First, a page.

Get Your Fur Baby Ready for Human Baby Play
Your pet was your first baby. Your pet is a real and important part of your family, so it's important to prepare Fido or Tabby for the arrival of a baby. A baby will be a new, loud, wonderful, and disruptive part of your home life. Here are a few tips to make baby's arrival a little less disruptive or scary for your pet.
Adults know to treat a pet gently. A baby doesn't know this, which means that you need to prepare your pet for this new kind of interaction. Children love to poke, grab, and explore their environment. If your pet is skittish and not used to this kind of incidental contact, you should prepare by exposing them to this. Gently poke your pet's sides while you pet it, play with their feet, and rub their tail and face. Reward them consistently for good behavior during this so that they begin to equate it with praise and rewards. If your pet is ready for the baby, they can become fast friends!
While You Baby Proof Your House, Consider Your Pet
Babies have a knack for getting into places in the house that they shouldn't. Consider setting up your baby gates, crib, changing table, etc. early enough when you decide to raise a child to get your pet used to the new set up and possible restrictions. If you need to relocate a pet's food or toys, do this as early as you can before your baby comes home so your pet is accustomed to the new status quo. You might also consider putting out a basket of your baby's toys so that you have time to teach your pet that they are not her toys. Of course, make sure your pet has appropriate toys of their own. You want to reduce the amount of sudden change as much as possible while you're introducing your pet to a new member of the family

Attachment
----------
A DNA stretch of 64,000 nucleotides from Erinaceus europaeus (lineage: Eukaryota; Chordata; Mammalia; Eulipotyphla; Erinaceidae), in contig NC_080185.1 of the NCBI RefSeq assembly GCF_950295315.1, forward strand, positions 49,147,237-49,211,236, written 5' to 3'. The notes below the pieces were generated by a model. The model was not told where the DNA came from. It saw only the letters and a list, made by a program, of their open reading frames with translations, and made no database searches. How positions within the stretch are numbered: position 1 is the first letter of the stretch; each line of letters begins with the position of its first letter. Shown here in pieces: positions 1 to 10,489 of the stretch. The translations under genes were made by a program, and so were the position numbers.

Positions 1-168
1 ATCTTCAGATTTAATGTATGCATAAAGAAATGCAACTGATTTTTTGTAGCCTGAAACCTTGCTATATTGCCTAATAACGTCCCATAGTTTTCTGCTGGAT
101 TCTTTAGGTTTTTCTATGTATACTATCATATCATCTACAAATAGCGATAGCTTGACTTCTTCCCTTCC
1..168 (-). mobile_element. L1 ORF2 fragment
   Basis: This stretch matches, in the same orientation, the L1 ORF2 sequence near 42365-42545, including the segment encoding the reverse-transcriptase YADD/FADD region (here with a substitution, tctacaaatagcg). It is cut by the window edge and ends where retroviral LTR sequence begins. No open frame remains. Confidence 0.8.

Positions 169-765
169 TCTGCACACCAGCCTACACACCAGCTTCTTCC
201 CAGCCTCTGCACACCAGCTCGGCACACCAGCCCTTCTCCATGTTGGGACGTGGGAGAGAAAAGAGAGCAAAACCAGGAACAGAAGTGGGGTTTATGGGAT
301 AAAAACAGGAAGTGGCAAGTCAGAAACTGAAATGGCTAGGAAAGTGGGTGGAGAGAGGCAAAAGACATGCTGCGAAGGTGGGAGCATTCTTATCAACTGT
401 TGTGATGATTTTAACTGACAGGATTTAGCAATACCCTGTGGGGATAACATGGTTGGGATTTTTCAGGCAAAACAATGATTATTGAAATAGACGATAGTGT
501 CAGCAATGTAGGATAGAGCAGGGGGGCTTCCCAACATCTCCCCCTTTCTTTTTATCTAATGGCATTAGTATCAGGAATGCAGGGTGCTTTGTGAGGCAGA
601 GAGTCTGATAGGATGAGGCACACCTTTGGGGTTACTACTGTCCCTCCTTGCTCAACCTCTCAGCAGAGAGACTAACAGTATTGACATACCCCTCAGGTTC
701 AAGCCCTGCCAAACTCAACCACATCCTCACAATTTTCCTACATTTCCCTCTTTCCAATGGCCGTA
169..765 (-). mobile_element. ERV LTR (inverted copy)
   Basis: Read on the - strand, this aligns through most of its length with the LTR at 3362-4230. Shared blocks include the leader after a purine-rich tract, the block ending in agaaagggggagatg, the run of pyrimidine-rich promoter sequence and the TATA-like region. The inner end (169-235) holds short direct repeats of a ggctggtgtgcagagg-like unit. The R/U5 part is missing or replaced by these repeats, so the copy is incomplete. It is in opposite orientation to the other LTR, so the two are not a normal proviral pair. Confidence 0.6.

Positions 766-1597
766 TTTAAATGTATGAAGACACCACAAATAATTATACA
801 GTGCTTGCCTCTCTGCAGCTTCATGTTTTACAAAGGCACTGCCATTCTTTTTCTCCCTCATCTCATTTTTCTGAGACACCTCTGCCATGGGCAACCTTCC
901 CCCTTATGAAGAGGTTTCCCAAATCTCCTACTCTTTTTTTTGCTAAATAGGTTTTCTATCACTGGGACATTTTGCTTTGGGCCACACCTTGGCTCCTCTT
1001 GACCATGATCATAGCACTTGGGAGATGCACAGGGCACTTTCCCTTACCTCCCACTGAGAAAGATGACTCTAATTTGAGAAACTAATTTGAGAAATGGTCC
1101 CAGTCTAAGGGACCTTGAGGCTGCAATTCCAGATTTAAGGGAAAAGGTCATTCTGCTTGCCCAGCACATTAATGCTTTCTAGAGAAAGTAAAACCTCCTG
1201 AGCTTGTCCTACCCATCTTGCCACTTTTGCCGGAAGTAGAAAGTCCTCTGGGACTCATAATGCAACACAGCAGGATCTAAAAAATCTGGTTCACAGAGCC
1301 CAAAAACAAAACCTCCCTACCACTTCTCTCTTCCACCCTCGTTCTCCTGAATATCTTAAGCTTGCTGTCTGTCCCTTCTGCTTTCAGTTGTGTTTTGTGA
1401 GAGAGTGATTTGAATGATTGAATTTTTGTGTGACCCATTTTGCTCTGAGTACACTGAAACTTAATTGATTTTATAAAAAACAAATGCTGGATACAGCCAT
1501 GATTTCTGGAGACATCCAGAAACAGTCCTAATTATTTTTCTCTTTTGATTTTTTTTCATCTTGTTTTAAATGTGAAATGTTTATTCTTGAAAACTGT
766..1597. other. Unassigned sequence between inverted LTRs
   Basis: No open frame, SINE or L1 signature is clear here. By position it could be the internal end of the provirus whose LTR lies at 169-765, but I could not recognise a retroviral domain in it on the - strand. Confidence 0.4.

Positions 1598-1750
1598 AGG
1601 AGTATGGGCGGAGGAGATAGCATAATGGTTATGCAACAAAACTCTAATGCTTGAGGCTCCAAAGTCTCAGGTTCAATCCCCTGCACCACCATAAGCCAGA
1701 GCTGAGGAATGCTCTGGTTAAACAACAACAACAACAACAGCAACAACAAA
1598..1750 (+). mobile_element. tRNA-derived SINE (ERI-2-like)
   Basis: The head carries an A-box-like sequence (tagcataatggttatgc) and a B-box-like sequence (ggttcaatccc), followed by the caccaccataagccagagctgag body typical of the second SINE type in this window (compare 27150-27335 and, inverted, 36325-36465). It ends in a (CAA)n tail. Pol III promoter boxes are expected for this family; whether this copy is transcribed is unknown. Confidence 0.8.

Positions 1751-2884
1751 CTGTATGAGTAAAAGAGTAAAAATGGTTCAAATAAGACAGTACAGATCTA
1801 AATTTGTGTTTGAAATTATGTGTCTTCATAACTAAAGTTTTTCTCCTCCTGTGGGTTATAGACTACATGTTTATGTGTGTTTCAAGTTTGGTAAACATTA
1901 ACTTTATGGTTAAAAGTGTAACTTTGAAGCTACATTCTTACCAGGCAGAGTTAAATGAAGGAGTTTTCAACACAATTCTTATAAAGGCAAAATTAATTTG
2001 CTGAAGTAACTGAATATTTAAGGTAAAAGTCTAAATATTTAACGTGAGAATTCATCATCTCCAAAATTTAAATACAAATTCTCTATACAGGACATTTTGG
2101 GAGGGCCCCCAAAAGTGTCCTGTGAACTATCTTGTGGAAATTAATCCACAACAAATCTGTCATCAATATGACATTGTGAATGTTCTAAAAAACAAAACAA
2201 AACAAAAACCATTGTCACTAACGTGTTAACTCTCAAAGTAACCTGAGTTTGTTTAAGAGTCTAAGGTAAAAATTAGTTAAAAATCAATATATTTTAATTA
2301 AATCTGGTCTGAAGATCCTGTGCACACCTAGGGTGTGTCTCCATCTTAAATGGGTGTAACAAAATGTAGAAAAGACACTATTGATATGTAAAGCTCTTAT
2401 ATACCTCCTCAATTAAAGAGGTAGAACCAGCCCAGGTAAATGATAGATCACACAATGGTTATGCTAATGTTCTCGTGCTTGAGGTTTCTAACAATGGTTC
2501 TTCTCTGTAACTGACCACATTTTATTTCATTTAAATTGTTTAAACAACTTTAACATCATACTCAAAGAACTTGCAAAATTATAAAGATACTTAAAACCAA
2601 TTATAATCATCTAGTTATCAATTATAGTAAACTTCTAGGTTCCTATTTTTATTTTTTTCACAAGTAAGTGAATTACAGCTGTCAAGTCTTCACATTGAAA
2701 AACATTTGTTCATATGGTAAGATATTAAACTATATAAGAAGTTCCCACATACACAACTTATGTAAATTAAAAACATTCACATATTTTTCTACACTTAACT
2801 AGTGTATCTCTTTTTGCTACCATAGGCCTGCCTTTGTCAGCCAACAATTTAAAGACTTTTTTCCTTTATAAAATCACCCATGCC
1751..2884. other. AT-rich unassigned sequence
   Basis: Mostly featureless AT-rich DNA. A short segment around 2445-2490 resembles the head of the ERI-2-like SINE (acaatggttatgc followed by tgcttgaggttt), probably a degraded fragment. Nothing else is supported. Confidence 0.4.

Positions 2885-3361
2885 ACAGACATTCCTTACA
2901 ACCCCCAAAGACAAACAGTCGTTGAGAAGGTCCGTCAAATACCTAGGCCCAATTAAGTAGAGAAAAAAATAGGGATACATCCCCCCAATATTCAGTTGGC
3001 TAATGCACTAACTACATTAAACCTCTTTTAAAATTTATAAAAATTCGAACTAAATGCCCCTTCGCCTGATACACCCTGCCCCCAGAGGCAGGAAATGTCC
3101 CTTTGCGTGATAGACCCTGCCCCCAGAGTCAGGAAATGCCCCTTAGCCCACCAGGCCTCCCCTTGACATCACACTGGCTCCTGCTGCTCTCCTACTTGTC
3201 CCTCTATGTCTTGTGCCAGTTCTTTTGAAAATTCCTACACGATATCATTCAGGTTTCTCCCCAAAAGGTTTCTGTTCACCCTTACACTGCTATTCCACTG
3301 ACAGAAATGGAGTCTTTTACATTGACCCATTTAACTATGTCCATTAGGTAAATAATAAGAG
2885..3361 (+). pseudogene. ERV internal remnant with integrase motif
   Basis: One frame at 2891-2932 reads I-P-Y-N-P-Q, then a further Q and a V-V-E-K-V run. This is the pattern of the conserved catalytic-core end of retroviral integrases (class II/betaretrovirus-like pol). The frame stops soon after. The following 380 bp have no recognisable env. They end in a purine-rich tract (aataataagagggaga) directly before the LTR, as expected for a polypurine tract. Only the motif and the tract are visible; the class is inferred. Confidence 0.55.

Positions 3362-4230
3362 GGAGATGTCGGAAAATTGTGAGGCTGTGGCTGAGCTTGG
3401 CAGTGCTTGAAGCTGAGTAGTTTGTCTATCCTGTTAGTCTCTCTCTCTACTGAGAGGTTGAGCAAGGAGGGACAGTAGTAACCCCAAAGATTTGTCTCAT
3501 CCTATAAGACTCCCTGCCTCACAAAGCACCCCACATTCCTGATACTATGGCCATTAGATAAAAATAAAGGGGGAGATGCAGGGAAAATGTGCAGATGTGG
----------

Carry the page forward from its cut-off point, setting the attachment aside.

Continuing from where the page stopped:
Help Your Baby and Your Pet Get to Know Each Other in a Safe, Supervised Setting
Gently introducing your pet to your baby is crucial for both your baby's and your pet's well-being. Use positive reinforcement and practice to teach your pet that they are your partner in protecting and caring for your baby, and not a competitor with the baby for your affection. This will help to take care of the emotional and mental health of your fur baby, and your people baby.
If your pet likes treats, practice calling him away from the baby, or the baby's toys, then reward him with a treat each time he listens to you.
Planning for your new baby and preparing your pet as early as possible are the two keys to a successful pet-baby relationship. Once a pet understands that the baby is not a threat and has your seal of approval, the pet and the baby can develop a deep and lifelong bond that's unrivaled by almost anything else. However, no matter how affectionate your pet is, never leave a child unattended with a pet - for both their safety.